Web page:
On Friday, July 17, at 8 p.m., the festival broadcasts arias from “Barber of Seville, “The Magic Flute,” and “I Pagliacci,” sung by Isaac Bray, Stephen Carroll, Chloe Olivia Moore, and Alice-Ann Leight.

On Saturday, July 18, at 6 p.m., the Ardelia Chamber Players will present the online interactive forum “Making Music Together, Apart.” What is “chamber music” in a time when musicians can’t gather? The origins of chamber music date back hundreds of years — before the internet, radio or recordings. It was an intimate way for musicians to essentially have “musical playdates” in the salons or “chambers” of someone’s house. While we are grateful that technology can bring us together, across international borders, our musician souls still ache for the time when we will be able to collaborate again in person. In their online interactive forum (via Zoom), the Ardelia Chamber Players (Janey Choi, Antonio Galera and Jennifer DeVore) will be exploring Mozart’s g minor Piano Quartet, as well as a piano trio by lesser-known French pianist/composer Cécile Chaminade (1857-1944), the first female composer to be granted admission to the Order of the Legion of Honour. Please join them, as we demonstrate, discuss and answer your questions about how we can still create and be collaborative artists during this time of socially distancing.

The Wolverine Jazz Band, one of Boston’s finest Dixieland traditional jazz and swing bands, appears for their 16th consecutive season for Jazz Night on Sunday, July 19, at 8 p.m. This all-star ensemble includes John Clark on clarinet and saxophone; Jeff Hughes on trumpet and cornet; Tom Boates on trombone; Ross Petot on piano; Jimmy Mazzy on banjo and vocals; Rick MacWilliams on tuba, and David Didricksen on drums.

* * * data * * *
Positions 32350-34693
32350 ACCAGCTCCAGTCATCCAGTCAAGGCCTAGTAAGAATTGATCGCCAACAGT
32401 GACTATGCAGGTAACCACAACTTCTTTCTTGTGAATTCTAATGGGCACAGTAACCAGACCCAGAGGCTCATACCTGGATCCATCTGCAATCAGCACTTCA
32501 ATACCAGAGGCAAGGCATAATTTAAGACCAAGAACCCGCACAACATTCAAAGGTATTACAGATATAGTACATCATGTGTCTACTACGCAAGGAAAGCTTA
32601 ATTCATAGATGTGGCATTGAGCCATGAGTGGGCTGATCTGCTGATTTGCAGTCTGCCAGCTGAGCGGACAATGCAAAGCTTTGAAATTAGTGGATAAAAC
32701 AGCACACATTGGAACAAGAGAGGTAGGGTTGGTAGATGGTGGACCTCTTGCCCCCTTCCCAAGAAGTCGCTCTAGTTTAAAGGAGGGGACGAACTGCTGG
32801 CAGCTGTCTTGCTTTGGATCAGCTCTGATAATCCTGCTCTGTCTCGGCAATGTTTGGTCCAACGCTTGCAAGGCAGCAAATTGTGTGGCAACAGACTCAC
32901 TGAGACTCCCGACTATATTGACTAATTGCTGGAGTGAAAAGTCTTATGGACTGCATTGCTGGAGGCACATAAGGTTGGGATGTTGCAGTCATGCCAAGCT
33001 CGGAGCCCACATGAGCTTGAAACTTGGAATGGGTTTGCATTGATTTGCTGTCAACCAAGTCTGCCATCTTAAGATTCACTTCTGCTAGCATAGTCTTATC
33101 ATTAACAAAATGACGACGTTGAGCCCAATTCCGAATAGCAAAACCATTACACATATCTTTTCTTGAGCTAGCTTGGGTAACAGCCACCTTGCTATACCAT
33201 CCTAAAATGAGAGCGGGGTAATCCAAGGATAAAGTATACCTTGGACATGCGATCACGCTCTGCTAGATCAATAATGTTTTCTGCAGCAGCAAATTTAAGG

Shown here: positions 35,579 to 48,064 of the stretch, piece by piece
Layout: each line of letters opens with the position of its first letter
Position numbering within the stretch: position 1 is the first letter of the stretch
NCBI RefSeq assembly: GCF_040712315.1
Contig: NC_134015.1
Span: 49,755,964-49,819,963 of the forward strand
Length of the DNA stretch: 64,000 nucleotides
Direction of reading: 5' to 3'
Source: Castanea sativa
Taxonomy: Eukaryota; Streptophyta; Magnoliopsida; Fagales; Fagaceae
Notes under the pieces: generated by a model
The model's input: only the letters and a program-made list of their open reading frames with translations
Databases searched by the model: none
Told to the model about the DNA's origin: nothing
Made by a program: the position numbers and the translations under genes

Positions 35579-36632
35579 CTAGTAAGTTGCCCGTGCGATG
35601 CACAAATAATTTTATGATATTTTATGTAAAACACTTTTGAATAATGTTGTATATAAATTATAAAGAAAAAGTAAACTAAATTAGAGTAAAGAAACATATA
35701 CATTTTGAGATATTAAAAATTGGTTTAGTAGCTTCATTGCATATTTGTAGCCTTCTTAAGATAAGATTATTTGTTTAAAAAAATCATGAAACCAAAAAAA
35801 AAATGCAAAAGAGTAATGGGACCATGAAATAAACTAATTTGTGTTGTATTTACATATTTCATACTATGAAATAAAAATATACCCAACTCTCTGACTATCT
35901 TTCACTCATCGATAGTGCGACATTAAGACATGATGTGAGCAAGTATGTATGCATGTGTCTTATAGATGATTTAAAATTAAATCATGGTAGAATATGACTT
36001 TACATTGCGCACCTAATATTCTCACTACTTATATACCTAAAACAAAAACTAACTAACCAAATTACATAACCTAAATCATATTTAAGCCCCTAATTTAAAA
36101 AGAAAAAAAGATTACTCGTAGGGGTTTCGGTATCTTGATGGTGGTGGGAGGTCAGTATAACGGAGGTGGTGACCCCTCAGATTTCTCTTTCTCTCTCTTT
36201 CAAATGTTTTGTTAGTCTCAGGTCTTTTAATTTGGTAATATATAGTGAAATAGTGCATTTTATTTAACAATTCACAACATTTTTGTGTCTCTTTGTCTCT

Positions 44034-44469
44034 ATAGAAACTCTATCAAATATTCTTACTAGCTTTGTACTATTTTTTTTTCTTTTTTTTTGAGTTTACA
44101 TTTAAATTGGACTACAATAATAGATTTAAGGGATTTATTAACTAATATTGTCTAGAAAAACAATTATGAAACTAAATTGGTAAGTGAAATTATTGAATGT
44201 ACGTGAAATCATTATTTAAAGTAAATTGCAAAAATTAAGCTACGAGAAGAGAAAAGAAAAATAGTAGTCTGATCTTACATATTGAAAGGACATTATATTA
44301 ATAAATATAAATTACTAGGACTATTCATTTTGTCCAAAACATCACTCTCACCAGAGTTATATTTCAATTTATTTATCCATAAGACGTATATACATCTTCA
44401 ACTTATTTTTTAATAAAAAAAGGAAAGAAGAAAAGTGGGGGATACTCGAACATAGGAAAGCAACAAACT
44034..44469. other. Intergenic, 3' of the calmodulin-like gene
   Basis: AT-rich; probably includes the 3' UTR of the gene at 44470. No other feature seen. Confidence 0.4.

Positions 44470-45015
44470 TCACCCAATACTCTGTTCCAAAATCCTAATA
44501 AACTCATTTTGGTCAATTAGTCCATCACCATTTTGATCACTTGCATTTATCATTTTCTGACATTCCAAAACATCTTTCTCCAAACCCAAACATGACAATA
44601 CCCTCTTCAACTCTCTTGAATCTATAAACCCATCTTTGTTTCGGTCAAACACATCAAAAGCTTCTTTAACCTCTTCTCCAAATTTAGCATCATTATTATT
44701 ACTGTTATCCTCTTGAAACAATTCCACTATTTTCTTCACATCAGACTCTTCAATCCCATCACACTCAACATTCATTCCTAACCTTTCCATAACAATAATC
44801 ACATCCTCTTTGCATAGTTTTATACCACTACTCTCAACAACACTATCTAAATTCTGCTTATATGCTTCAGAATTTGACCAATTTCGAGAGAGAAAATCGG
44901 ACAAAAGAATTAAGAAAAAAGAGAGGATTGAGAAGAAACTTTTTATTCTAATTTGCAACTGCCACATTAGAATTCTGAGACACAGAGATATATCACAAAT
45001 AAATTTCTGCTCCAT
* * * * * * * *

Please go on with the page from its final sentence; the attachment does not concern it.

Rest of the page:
On Monday, July 20, at 5 p.m., Deborah Fortier will present Part One of “Learning to Read Music Through Poetry.”

On Wednesday, July 22, at 5 p.m., Deborah Fortier will present Part Two of “Learning to Read Music Through Poetry.”

On Friday, July 24, at 8 p.m., festival-favorite pianist Christopher Johnson will perform his second festival recital of 2020: Celebrating 250 Years of Beethoven. The program will open with music by American composer Gary Eskow, including a world premiere, and finish with the Piano Sonata in F Minor, Op. 57 “Appassionata,” by Beethoven. Considered his greatest sonata, the “Appassionata,” with its searing passion and relentless energy, is the most extreme and explosive sonata of its time.

Sunday, July 26, at 8 p.m. marks the end of the summer online series with a performance by the Bar Harbor Festival String Orchestra conducted by Francis Fortier. The orchestra will perform music by Eine Kleine Nachtmusik by Mozart, Allegro from Vivaldi’s mandolin concerto with Jeffrey Ellenberger, soloist, and the Waltz and Finale from Tchaikovsky’s Serenade for Strings.

For more information, visit barharbormusicfestival.org and find the festival on Facebook.